From Vietnam to blind baseball: one veteran’s volunteering story

From Milserve to Team Rubicon, the opportunities for vets to continue serving after they’ve come home are increasing. According to a recent report by Civic Enterprises, becoming involved with community service can greatly help the transition to civilian life. This is one vet’s story. 

During his time with the Air Force in Vietnam, Jeff Hottensen lived on almost every continent in the world. When he returned to NY after a little over two decades, he saw an ad in the paper to volunteer with a blind baseball team in Babylon. Eighteen years later Jeff is still stepping up to the plate.

“All those years in the service, I never had a connection to anything. No place was home,” he says. “I wanted to be part of a community, to do something and not move every two and a half years.”

Jeff, now 65-years-old and a customer service rep at AAA, grew up playing stickball in Manhattan and loves that baseball is a sport almost anyone can play. Twist the rules a bit, throw unlikely players on the field, and the game becomes even more high stakes.

Jeff (left) at a recent exhibition game at Citi Field, home of the NY Mets. (Photo via Camille Hottensen.)

“Not only are they beating a disability, but they are beating the system. It’s so much more thrilling,” he says.

Beep baseball works like this: A sighted pitcher throws a beeping ball to a blind or visually impaired batter who is blindfolded to combat any advantage. After hitting the ball, the batter uses their hearing to run to first, even better third base, which is also beeping. No balls are thrown. If the fielder gets the ball before the batter reaches the base, they’re out. The game is over in six innings.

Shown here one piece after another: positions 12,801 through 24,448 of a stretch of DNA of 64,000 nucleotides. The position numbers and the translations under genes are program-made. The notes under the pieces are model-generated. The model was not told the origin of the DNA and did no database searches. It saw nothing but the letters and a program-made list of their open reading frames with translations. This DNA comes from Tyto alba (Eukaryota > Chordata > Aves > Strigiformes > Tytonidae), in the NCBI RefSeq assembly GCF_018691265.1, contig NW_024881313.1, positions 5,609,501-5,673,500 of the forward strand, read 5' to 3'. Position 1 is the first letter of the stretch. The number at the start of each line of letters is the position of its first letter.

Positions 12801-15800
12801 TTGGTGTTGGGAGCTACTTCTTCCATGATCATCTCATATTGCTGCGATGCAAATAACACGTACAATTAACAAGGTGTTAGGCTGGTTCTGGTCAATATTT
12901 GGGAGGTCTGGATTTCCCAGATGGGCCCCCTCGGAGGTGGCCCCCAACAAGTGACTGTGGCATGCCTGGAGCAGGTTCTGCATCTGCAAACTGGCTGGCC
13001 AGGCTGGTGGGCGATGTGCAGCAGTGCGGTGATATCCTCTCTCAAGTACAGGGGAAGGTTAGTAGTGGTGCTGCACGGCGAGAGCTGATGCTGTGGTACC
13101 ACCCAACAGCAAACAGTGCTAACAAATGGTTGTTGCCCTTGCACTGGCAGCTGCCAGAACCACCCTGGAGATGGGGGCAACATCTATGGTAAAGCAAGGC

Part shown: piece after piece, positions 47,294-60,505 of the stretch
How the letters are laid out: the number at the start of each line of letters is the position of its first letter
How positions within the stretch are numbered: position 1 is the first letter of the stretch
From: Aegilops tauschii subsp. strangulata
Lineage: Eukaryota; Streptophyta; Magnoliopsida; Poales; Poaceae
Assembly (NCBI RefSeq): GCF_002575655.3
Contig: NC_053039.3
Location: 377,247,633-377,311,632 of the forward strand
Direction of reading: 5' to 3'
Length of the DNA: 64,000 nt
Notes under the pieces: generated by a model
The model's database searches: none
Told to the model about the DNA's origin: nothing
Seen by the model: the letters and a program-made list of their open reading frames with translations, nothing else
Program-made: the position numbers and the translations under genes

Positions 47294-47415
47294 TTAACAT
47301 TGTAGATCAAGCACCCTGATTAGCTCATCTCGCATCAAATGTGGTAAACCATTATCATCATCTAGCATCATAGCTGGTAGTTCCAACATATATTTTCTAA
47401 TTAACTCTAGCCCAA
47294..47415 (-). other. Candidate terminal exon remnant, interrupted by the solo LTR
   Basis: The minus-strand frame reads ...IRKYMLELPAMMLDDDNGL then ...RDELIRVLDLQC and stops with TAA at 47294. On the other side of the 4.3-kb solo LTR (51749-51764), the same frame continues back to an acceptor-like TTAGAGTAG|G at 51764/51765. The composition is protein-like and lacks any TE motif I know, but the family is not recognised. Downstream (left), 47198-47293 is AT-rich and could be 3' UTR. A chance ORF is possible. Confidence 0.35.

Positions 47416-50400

Jeff is currently with Rockville Centre-based Long Island Bombers and has had just about every role from catcher to base judge to umpire at the World Series — in addition to describing items at the gift shop so the players can bring home souvenirs when they travel. He’s suffered bumps and bruises, broken fingers, even a concussion, yet he returns year after year.

“I learned, which I never thought I had, that caring feeling,” he says. “I surprised myself.”

From national service to community service

The first time Jeff met the players he was nervous about how he would act. He’d never been around the blind before.

“I was so scared of saying the wrong things,” he says. “I remember meeting this guy Jack who was running the team. He said ‘Good to see you. Oh wait, I can’t. So maybe it’s good for you to see me.’ ”

The immediate joking made Jeff feel right at home. Eventually he was able to transfer the leadership skills he honed in the Air Force to volunteering. Early on in Vietnam, for example, Jeff was thrown into a role as Branch Chief and had to manage people of all genders, races, and ages.

“I loved seeing young kids come in, teaching them, and watching them grow up,” he says. “Before they ship out you’ve made them into somebody respectful. You saw them build their self-confidence.”

With the Bombers, whose players are increasingly younger, empowering them to not fall into a depression because of blindness is part of teaching them how to swing a bat.

“Her mom said her life has changed so much and that this is the best thing that has happened to her,” Jeff says about a new sixteen-year-old recruit who’d recently gone blind. “How can I quit now? Those things keep me going.”

In later years Jeff has become more involved with organizing. If the weather is bad, he sets up a phone chain. If they’re stuck at the airport on the way to the World Series, he makes sure the players have something to do. Each year Jeff also arranges the LI Classic, a local tournament.

A second family